“At the center of your being— Lao Tzu
you have the answer;
you know who you are
and you know what you want.”
“Flow with whatever may happen— Zhuangzi
and let your mind be free.
Stay centered by accepting
whatever you are doing.
This is the ultimate.”
“You believe happiness to be derived— Franz Schubert
from the place in which once
you have been happy,
but in truth
it is centered in ourselves.”
Today’s MotD reminds us that when in doubt (stressed, angered, frazzled, sad, frustrated, lost, worried, etc) return to center, the center of our being-ness. The quickest way to do that is to stop what we’re doing, close our eyes (if it’s safe to do so), and deep breathe for a few rounds. Another one is tapping the thymus. And if there’s time, a walk or calming meditation can do wonders for centering.
The difference between taking action from an angered state (for example) versus from a centered state, is the difference between being reactionary (heightened knee-jerk reaction) vs being clear-headed (responsible: the ability to respond) and in a present-moment state.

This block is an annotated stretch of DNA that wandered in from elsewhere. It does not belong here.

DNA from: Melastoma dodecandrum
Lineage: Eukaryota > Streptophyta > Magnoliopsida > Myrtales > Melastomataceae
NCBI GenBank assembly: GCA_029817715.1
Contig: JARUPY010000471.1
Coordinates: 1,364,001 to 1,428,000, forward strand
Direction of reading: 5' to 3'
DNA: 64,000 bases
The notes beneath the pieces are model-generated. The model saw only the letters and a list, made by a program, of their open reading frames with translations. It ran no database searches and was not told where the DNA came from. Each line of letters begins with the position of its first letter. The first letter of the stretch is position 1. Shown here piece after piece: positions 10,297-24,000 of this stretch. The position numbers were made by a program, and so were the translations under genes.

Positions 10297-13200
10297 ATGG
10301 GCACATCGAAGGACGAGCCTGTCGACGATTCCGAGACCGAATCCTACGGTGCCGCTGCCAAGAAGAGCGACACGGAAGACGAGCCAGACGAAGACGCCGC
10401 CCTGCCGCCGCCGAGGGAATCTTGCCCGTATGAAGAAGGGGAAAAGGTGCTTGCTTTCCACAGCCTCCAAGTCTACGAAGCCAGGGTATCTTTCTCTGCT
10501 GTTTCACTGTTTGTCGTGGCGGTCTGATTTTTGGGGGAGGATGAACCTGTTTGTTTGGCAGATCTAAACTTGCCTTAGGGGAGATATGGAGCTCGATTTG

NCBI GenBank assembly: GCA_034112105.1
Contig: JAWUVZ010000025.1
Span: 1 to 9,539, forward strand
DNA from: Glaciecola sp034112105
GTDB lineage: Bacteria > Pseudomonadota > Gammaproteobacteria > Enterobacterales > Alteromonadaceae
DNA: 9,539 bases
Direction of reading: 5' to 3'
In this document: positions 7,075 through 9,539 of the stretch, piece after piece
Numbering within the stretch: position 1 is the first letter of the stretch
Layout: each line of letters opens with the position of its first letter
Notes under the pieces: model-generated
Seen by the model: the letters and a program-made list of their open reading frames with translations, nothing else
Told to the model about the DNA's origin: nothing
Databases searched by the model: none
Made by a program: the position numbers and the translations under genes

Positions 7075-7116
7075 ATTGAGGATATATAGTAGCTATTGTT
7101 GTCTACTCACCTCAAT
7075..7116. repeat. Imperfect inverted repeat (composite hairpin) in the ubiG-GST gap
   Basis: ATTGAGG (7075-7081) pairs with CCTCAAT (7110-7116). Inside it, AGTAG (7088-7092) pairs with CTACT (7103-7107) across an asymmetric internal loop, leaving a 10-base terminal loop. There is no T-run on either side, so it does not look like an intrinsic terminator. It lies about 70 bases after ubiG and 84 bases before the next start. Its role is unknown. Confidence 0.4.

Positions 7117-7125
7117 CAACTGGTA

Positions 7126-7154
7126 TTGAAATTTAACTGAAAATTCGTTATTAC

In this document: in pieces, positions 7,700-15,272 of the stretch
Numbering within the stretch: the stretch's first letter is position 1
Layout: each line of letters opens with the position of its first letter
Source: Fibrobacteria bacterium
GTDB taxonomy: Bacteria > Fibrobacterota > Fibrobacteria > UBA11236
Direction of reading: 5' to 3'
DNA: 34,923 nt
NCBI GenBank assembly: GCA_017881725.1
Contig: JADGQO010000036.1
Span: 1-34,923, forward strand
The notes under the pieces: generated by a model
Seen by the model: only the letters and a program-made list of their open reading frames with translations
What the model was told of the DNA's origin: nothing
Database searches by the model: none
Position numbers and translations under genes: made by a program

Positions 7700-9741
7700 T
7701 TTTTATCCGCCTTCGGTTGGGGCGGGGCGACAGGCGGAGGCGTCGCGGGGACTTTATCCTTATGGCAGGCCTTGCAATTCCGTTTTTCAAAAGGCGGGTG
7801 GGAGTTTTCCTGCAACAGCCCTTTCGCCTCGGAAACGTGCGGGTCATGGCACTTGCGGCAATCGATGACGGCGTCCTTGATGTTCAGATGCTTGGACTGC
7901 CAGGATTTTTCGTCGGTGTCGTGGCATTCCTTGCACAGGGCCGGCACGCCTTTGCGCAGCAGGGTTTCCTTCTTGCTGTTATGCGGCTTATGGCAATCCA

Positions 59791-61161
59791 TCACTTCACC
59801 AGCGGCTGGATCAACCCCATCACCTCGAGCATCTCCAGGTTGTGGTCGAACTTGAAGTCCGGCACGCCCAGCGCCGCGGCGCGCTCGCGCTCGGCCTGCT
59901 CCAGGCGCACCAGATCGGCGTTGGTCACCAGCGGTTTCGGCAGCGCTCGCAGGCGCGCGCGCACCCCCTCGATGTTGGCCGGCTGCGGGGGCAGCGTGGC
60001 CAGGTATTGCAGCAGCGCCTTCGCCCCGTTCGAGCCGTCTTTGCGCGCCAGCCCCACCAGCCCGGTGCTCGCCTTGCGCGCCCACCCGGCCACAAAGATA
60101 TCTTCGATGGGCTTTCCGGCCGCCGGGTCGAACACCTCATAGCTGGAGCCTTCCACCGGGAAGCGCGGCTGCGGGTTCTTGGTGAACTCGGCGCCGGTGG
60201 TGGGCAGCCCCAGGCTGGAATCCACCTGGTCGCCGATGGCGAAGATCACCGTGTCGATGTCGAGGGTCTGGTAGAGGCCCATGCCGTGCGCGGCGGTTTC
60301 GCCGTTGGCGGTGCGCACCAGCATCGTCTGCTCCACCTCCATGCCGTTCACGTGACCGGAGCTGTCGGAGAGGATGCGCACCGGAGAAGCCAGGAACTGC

Functioning from a reactionary state, limits our access to just that state, making it difficult to see any alternatives or what’s really happening. It’s when we bring ourselves back to center where we function on all cylinders, all of our senses, including our intuition. From this state we can authentically know what step to take next.
If you have time, I’ve included this video by Michael Singer (author: The Untethered Soul) where he talks about freeing ourselves from that which distracts us from our true selves. He uses the metaphor of a free flowing, unencumbered river to describe our true nature, which to me equates to being centered.
The Mandala Lady
btw…started with this: